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ANXIETY: SIMILAR FOR HAMLET AND FOR US

ANXIETY: SIMILAR FOR HAMLET AND FOR US

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To have anxiety, or not to have anxiety, that is the question? Whether ’tis nobler in the mind to suffer. The slings and arrows of my outrageous fortune. So begins a soliloquy by Hamlet in a play by William Shakespeare. Well, sort of. Throughout Hamlet’s acts, his feelings were never validated, so he was basically pushed to his mental breaking point. Was he thinking of suicide or being killed by those slings and arrows? We don’t want to have these thoughts, either.

There was no “my” in the Soliloquy. Still, I added this for the personal effect of showing extreme wealth while contemplating existence. Eventually, Hamlet’s life ended over his inability to cope with the emotionally stimulating events that led to his anxieties. Overall the actions, (or lack of same) from Hamlet and other characters around him show us what transpires when fear is not acknowledged, validated, or helped but passed as a regular event. 

Continuing, Hamlet feels responsible for all the immoral behaviors and actions in his homeland and now wants to make everything right. How does Hamlet relate to today’s stress and anxiety? Very, very much so, at least I think it does. For us today, due to the constant bombardment of social media, we feel the ever-mounting stress to solve issues like racism and sexism. Many of these problems have been around since America’s inception; however, today, more platforms are accessible. They allow us to be both seen and heard quickly and accurately. Although this is sometimes helpful, it also creates more anxiety and stress than the pressure to make societal change builds. 

As one looks further into Hamlet, it describes his peculiarities when disastrous events occur within his life. This is eerily similar to adults and can reveal to us a picture of might be transpiring in our minds today. 9-11 and COVID19 are but two examples of catastrophic matters. Generally, when they occur, our fear rises, and there is a heightened anxiety level across the land.

Hamlet, like people in current times, has and had symptoms of continual fear, sorrow, loss, worry, suspicion, and most significantly, they turn an assortment of many forms of anxieties. Diagnosing anxiety is not much different from Hamlet’s time, but it is much more prevalent today. It is also increasing at an alarming rate every year. There are several reasons individuals have developed a form of anxiety, including increased worrying or stress and exhibiting one of the symptoms of depression. 

Many people now live in horrible conditions that often burst into anxiety or a panic reaction where these feelings are basically swept under the rug for future use. In Hamlet, many characters may have had various anxiety feelings and issues that were not talked about for fear of losing status or their rank in his army. Also, they were afraid of their own deaths… Unfortunately, like in present times, these feelings are rarely discussed out loud and or mainly treated as isolated incidents. For many, the sentiments continue over and over anytime, a similar situation occurs. Shall we say, Obsessive-Compulsive Disorder?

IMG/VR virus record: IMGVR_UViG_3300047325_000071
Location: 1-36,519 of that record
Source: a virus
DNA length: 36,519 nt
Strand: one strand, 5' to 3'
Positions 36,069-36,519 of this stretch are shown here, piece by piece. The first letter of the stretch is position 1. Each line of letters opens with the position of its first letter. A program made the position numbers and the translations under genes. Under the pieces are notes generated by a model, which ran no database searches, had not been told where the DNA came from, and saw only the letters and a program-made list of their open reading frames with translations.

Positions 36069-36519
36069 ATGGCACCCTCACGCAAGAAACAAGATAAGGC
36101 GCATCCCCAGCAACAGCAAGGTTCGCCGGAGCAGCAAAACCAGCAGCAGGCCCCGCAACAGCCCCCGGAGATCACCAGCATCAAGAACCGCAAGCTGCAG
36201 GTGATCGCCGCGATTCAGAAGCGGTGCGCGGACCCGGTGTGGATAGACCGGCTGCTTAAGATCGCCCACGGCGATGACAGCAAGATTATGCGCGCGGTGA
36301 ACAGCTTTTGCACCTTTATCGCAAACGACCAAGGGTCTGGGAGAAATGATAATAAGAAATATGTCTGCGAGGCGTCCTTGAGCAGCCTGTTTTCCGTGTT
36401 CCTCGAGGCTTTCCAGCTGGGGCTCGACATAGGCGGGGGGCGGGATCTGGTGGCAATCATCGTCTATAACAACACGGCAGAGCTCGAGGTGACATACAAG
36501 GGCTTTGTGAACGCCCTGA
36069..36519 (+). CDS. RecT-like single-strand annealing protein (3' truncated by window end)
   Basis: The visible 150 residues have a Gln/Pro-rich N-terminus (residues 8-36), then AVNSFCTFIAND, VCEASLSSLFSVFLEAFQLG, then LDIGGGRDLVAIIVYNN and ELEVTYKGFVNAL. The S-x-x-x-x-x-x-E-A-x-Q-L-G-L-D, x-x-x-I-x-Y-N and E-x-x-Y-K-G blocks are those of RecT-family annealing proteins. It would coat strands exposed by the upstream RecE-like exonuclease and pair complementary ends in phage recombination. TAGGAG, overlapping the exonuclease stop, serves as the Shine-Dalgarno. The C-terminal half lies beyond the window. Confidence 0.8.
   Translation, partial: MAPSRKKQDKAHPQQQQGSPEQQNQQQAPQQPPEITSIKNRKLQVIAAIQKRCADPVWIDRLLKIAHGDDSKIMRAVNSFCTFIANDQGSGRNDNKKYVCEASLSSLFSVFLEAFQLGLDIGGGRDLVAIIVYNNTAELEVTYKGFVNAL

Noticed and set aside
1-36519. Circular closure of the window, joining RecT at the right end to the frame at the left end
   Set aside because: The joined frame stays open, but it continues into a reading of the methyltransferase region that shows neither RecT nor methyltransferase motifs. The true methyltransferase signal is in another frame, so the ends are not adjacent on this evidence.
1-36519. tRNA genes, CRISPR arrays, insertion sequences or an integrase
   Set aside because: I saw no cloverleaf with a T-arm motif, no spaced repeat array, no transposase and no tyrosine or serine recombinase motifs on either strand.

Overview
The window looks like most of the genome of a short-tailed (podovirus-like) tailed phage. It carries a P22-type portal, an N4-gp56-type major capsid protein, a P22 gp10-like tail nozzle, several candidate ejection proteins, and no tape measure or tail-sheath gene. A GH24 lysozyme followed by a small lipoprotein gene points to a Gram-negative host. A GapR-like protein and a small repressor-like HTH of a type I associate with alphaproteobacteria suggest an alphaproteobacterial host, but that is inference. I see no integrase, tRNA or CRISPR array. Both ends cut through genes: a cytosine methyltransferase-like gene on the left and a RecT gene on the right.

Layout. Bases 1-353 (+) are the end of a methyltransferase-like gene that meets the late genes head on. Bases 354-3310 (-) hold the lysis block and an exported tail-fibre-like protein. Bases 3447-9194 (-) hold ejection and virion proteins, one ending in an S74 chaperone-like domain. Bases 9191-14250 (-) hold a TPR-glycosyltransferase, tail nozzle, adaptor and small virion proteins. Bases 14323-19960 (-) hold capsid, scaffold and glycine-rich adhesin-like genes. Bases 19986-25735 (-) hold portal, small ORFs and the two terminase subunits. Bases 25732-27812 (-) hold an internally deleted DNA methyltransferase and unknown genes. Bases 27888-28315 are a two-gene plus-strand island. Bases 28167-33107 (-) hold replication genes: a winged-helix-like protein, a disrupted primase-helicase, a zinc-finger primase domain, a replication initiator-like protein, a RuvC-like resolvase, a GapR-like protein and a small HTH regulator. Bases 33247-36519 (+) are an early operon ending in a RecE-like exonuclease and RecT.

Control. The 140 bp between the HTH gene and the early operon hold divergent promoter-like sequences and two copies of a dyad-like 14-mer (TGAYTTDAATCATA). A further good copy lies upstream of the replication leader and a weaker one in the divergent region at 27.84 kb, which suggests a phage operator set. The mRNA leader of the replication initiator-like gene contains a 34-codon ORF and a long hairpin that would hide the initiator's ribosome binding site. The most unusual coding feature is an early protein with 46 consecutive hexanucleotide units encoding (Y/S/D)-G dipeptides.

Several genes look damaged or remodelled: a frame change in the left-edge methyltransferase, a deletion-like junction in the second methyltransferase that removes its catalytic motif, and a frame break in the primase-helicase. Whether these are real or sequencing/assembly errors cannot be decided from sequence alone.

When someone validates our feelings, it can help us get some satisfaction of being heard and not alone in the universe with our emotions. Yes, Hamlet, too. We are citizens here, and we deal with our feelings, our stress, and our anxieties the best we can, but we need to be seen and heard, too. Our messages must be plastered all over the media and on billboards. Even more important is that we are treated both fairly and equally. Everyone out there,

WE ARE HUMANS, TOO!!!

Today, anxiety occurs way too often in people. One in four of us have Mental Health Issues. Give mental wellness a chance. Individuals like myself who deal with anxiety are not much different from anyone else, yes, even Hamlet, and deserve to live our lives without fear of repercussions. Remember that our perspectives are critical, too. Equality does not have to be a privilege, but it needs to be commonplace everywhere we might be. People with Mental Health Issues can and do recover. Now, recovery is not only possible, but it is also probable. Keep in mind everyone, anxieties, and Mental Health Issues are not death sentences. 

See and hear everyone in the NewsBlogs.

Editors note: This is a series article. Next month, another Mental Health and other Shakespeare post will be published on Mental Health Affairs. 

About the Author

Howard Diamond CPS (Certified Peer Specialist)

Howard Diamond is a New York State Certified Peer Specialist from Long Island
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